, what made from that meridian to that of the place of was the true time at the place of observation ? observation must be applied to the time shownı by the watch, adding it if east, but subtracting it if west, to obtain the time at the place of obser- Time by watch vation. Let t = the time shown by the watch, Error fast at 3 P. M. e its error as found by observation, l the difference of long ude made subseqnently, and T Time at the meridian where error the true time. Then T=ttet til being

was found reduced to time, and e + when the watch is Long. made since, W. slow and — when fast, and ľ + when the difference of longitude is east, and — when west. Time at place of calculation

h. m. $

9 6 10

3 10

9 30

2 20

9 0 40

If the error was in mean time, this must be when on the meridian, which being 1} point reduced to apparent time by applying the equa- to the left of N., the variation is 1} point east. tion of time with a contrary sign.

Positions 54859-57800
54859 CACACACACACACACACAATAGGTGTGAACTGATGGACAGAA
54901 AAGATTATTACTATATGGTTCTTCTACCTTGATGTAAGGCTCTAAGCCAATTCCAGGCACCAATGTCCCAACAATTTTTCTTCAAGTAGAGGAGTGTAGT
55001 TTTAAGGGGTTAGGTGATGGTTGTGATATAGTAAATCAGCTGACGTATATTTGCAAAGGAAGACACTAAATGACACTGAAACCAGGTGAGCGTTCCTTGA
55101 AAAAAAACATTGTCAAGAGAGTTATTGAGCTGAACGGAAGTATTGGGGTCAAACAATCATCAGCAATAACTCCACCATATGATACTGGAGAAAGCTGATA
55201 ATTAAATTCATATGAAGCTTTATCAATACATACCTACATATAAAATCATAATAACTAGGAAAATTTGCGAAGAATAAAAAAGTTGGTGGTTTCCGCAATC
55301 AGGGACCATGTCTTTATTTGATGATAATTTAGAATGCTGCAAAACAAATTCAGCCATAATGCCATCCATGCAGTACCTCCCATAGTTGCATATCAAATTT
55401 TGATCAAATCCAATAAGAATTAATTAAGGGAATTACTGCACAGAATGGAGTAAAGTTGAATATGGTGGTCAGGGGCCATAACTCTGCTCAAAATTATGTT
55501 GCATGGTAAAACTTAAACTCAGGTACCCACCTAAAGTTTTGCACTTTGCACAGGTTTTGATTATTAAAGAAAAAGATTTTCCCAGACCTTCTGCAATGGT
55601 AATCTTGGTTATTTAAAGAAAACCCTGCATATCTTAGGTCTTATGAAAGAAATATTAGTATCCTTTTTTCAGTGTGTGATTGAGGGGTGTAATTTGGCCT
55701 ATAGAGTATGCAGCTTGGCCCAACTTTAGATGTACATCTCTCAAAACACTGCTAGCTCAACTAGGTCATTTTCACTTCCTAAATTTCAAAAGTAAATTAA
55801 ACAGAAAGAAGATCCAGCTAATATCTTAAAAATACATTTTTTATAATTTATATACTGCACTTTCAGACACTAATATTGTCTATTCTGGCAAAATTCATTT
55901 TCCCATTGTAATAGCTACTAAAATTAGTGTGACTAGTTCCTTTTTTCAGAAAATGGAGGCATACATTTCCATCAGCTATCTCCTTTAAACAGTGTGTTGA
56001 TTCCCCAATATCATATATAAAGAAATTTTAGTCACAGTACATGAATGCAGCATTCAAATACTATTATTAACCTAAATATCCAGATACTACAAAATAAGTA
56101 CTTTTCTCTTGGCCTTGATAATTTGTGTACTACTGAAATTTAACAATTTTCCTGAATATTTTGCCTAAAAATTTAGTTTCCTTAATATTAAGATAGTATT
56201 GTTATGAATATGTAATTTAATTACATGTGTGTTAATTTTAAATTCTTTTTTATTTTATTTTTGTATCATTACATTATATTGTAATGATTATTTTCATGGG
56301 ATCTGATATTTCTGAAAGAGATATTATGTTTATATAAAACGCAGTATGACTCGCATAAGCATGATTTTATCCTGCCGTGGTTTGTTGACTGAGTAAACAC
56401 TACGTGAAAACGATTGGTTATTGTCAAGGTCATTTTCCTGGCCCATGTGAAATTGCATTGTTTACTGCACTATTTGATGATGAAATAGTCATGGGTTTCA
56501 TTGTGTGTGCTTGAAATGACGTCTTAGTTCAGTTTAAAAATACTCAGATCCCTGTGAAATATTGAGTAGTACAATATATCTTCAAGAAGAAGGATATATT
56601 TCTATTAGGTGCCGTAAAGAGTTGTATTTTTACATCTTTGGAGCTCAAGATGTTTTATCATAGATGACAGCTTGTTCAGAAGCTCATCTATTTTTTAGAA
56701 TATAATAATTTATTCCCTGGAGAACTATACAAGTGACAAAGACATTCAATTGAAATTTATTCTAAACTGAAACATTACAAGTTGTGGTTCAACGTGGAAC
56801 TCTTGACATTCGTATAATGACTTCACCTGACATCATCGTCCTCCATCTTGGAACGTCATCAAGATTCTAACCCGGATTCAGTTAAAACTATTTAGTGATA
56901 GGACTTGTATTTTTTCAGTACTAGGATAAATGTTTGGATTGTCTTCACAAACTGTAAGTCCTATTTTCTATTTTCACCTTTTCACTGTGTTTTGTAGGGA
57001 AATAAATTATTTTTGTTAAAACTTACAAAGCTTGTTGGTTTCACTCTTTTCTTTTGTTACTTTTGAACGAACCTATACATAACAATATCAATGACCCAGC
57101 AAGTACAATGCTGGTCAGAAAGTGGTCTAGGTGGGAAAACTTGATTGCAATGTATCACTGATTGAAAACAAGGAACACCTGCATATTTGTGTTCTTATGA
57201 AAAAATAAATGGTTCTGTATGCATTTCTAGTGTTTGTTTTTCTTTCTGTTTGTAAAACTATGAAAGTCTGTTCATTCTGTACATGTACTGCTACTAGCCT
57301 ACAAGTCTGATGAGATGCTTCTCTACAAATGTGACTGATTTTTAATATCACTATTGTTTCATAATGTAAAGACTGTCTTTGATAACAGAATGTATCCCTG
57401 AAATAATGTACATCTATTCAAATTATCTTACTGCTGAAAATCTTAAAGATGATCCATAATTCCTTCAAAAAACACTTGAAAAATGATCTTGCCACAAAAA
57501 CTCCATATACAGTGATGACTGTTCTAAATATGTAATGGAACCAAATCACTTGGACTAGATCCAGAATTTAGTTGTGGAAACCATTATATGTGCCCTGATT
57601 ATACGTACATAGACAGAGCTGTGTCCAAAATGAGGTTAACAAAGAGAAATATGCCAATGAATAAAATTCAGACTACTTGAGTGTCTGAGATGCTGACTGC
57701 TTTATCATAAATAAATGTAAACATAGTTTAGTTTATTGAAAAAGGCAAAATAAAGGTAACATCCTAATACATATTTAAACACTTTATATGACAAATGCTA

The variation of the compass may also be To find the variation of the compass.—If the found by the amplitudes of celestial objects. bearing of any object by the compass be com- But, as from the effect of refraction they appear pared with its known bearing, the variation or in the horizon when they are about 33' below it, deviation of the points of the compass from their the centre of the sun, or a star, ought to be corresponding points in the horizon becomes of about 33' + W. dip above the horizon, when course immediately known; the difference of the their amplitude is observed to compare with true and observed bearing being the variation. their true computed amplitude to find the varia